- Category: Gemstones by the Month
Moonstone: May’s gemstone
Moonstone is nature’s treasure with a sensuous, seductive charm. The characteristic feature is its magical play of light. Moonstone is translucent, and refracts and softens the light shining through it to give a pearly moon-like glow, which appears different whenever the stone changes position. Years ago, it was thought to be brought upon by the moon’s phases.
Moonstone comes in colourless, white, grey, and subtle yellow, but always has a blue or white sheen. Rainbow moonstone is colourless with a blue sheen and a rainbow-like array of colours.
Mystery surrounds this stone. In India it’s considered sacred to lovers, and is also known as a “dream stone” bringing beautiful dreams. In Arab countries women sometime wear moonstone as a symbol of fertility. It was also believed to be especially protective to seafarers, who have used it since ancient times. During full-moon, moonstone is very powerful for reconciling love - and as the moon decreases, is said to allow one to foretell the future.
A feminine stone for female issues, but also used by men who want to reach their feminine side. Moonstone brings confidence, calms the emotions, and aids spirituality and intuition. Also thought to protect against fever, fluid-retention and urinary problems. Its soft shine supports the emotional and dreamy side of a person. Wearing moonstone will also increase your sensitivity to others.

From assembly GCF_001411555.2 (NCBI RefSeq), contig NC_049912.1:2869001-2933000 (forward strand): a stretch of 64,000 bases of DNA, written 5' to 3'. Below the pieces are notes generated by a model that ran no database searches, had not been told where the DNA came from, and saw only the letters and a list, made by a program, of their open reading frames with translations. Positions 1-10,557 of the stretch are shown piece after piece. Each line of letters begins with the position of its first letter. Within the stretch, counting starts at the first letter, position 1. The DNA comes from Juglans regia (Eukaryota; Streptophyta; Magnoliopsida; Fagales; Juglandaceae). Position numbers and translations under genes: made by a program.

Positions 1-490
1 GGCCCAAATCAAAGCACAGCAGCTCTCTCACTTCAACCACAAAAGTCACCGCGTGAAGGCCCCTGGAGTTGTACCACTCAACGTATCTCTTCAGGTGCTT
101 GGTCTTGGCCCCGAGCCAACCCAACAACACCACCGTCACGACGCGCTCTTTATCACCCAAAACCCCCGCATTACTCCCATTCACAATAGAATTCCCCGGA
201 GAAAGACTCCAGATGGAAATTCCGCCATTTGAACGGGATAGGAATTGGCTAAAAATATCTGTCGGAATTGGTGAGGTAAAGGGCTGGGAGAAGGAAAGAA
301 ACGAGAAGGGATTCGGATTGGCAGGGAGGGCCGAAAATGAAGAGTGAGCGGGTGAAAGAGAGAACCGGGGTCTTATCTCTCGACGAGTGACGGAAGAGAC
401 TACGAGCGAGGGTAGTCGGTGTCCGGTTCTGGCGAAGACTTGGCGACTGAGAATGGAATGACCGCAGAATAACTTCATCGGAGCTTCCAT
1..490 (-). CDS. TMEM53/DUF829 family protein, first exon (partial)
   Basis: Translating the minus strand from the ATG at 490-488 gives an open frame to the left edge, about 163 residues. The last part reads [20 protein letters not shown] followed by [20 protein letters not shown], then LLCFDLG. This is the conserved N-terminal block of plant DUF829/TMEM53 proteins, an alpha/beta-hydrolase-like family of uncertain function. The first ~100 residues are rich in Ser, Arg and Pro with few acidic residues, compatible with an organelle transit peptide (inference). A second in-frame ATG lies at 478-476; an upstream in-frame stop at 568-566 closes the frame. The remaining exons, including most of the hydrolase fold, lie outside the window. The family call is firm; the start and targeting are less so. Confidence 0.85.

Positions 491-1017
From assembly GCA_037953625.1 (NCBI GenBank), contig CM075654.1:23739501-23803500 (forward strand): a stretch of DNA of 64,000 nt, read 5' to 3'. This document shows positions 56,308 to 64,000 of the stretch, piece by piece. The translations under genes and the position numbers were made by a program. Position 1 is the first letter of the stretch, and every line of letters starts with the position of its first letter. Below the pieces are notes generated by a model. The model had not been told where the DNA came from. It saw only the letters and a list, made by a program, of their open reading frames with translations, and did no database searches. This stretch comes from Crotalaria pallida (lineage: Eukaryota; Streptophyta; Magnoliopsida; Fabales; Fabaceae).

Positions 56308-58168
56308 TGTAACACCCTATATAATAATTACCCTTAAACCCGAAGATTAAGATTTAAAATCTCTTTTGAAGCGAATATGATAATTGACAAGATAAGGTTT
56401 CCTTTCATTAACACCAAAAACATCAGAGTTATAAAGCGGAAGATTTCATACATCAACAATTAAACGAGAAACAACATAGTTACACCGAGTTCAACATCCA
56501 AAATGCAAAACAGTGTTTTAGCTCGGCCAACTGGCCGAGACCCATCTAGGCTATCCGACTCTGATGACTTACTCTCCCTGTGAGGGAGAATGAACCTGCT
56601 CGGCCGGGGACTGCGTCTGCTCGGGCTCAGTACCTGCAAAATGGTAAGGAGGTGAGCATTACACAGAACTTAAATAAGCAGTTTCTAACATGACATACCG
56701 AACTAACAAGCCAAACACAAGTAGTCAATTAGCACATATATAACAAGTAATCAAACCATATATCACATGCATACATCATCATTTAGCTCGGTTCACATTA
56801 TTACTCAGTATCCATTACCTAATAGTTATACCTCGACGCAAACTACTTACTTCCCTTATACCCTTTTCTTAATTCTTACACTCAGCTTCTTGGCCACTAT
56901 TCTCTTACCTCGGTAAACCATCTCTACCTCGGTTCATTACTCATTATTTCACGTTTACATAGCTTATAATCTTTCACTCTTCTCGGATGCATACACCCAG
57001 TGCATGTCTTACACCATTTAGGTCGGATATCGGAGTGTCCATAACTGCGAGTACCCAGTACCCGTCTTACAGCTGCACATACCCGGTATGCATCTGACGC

Classical moonstone from Sri Lanka shimmers pale blue and is expensive. Moonstone from India has a cloud-like plays of light on beige, brown, green, or orange backgrounds – and some have a cat’s eye or a multi-rayed star.
Uncut moonstone is dull and lacks the play of light. This is brought out by the cutter’s skills, who must locate the stone’s axis. Classical moonstones are always cut as cabochons.
Most valuable moonstones have richer colour and are more transparent. Really top quality fine blue moonstone shows an incredible three-dimensional depth of colour, which shows only when tilting. Such specimens are rare and expensive. Brighter collared Indian moonstones and opalites are cheaper.
Common today is opalite. A synthetic stone looking similar to genuine moonstone, that's only been around recently. Against a light background, it appears milky white, shimmering golden faint lilac-blue and other colours. Against a darker background, it changes to a bright icy blue with the highlights altering to intense oranges and reds. The stone practically glows on its own, and demands attention by outshining all around.
Opalite moonstone adds a romantic feminine allure to your jewellery. Its pastel glow is soft and captivating - complimenting other light-collared stones like lilac amethyst, blue chalcedony, and rose quartz. Opalite always looks refreshingly cool and therefore ideal for summer. It also loves to compete with wild bright colours like reds and turquoise. This flamboyance makes opalite ideal to wear during a night out on the town.
All moonstone is fragile and should be handled carefully. However, a jeweller can polish a dulled moonstone back to its original glory.